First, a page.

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Threats Defeated Through Doctrine

Art and science in warfare

Art and science in warfare In the history of man, war has existed as a function of expression and a problem-solving solution. [...]some believe current Marine Corps doctrine does not prepare Marines to perform maneuver warfare concepts. [...]Marine Corps maneuver warfare concepts described in MCDP

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Cultivating Critical and Strategic Thinkers

Learning from the past, preparing for the future1

[...]remembering his emphasis in the context of current PME challenges, including what teaching methodologies are most appropriate, will be useful. According to Kenneth Andrews' classic definition, a case is a carefully written description of an actual situation in business which provokes in the

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People First

Inspiring an intellectual renaissance to reinvigorate strategic thinking in the Marine Corps

Critical Thinking, PME, and Maneuver Warfare After the decades-long Vietnam war effort, the United States faced great challenges, including a great power competition with the Soviet Union, a burgeoning terrorist threat, an inflationravaged economy, and the transition to the All-Volunteer Force.3

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On War’s Continued Relevancy

The throng and nature of war

First was his extensive combat service, beginning in 1793 and including the time spent writing On War between 1816 and 1830. [...]was the influence of the changing intellectual environment in Prussia amidst the German movement, which challenged much of the Enlightenment's way of thinking. The work

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Educating the Enlisted Marine

How much longer will we fall short?

Education in the Marine Corps as dictated by MCDP 1 should be three tiered: the education establishment, the commander, and the individual.7 First, the professional schools of the Marine Corps should focus not only on the technical skills required in that specific field, but also the application of

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Damn the Torpedoes

A rebuttal

[...]Lieutenant General Stop ford enjoyed a ten-to-one local numerical superiority for two full days at Suvla Bay.3 Had he attacked aggressively with the force he had, there is little question that he could have cut the peninsula in two and established a foothold to expand the lodgment ashore. The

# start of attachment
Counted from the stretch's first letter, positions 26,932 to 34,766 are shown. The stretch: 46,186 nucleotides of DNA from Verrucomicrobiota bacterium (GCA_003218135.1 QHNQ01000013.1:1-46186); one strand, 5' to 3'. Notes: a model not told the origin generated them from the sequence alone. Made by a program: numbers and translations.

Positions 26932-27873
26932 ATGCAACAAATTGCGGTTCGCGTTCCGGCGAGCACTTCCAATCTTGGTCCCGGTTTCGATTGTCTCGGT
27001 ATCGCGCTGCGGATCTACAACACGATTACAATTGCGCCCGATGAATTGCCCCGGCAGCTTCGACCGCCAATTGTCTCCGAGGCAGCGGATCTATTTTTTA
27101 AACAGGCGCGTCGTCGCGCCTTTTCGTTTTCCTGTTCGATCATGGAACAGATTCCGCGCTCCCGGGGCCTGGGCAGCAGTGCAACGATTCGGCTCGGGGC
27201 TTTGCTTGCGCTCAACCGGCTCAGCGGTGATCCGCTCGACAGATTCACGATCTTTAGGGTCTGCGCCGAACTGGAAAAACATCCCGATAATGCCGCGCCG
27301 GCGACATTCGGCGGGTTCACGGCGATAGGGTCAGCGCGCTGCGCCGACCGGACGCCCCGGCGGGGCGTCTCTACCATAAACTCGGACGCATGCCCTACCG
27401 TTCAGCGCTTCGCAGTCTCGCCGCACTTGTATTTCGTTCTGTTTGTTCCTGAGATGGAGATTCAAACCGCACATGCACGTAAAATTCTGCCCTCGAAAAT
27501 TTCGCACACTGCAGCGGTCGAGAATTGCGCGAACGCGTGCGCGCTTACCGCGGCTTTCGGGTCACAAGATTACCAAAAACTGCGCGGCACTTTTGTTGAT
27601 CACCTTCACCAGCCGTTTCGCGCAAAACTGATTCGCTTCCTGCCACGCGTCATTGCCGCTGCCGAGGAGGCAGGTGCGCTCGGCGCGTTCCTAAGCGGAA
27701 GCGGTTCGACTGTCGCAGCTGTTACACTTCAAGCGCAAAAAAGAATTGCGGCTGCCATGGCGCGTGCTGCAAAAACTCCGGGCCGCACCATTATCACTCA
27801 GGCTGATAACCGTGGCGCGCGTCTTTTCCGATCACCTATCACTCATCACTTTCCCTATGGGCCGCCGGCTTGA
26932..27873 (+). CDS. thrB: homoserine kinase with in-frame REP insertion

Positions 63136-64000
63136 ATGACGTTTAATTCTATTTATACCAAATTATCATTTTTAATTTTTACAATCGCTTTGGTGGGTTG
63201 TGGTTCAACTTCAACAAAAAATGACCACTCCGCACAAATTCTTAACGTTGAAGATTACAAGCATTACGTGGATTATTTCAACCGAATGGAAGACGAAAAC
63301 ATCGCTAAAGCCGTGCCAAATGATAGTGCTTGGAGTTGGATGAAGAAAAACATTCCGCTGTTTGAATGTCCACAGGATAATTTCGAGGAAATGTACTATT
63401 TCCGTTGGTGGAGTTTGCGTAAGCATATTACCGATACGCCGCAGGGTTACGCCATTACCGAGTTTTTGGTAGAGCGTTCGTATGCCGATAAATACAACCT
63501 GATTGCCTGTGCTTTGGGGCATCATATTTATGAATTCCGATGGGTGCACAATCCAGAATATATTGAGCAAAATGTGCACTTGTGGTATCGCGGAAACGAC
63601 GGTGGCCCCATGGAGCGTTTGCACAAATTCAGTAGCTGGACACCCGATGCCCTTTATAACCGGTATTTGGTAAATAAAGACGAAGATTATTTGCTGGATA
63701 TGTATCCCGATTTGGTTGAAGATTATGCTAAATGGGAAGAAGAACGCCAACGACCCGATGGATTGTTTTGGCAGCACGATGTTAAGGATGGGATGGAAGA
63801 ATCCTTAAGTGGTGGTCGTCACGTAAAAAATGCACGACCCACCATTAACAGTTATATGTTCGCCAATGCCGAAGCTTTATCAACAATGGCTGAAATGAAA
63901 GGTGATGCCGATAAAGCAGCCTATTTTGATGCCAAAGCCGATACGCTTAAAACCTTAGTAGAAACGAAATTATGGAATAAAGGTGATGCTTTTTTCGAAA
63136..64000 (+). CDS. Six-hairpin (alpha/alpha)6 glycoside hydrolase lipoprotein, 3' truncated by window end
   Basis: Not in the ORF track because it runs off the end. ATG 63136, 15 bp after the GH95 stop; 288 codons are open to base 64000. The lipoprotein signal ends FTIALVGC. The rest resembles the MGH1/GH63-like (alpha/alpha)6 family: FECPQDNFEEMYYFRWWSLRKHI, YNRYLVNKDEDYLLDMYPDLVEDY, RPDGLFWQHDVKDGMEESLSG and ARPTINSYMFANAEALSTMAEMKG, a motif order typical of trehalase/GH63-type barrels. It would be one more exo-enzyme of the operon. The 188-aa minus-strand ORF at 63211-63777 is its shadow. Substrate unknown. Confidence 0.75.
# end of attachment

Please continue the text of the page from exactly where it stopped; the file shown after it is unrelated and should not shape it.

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Intellectual Renaissance

Post-Vietnam reforms and the development of a new warfighting philosophy

In 1973, President Richard M. Nixon ended the draft and the U.S. shifted to an All-Volunteer Force (AVF), emphasizing the importance of quality recruitment.^ Mounting casualties at the end of Vietnam and the Watergate scandal altered American's faith in government leaders and discredited the

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A New Conception of War

Book Review

[...]individuals outside the Marine Corps believe "that technological progress by future adversaries has made amphibious assaults too hazardous. The book also illustrates how Boyd's ideas on warfare were instrumental in assisting the Marine Corps refigure itself in the post-Vietnam era by helping

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The 2035 GCE

The future vision

Rapid growth of megacities coupled with demographic shifts will stress traditional social norms, resources, and infrastructure-setting the stage for imbalance, unrest, and potential conflict.9 The "three-block" war is likely to evolve to a "three-floor war" where actions occur among an

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A New Conception of War

Book Review

Maj Brown puts Boyd's ideas and the debates surrounding the introduction of maneuver warfare into their context as the Marines sought to learn from their decade in Southeast Asia. Additionally, similar to the conclusion of the Vietnam War, there are debates about the utility of amphibious warfare

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Warfighting Revisited

Letter to the Editor

by Col Thomas C. Greenwood Rarely do book reviews elicit spirited responses, so I am both honored and pleased that my critique of Dr. Anthony J. Piscitellis, The Marine Corps Way of War (MCG, Marl 8) did so, generating subsequent commentary from the author and a leading maneuver warfare advocate from the 1980s, Col Mike

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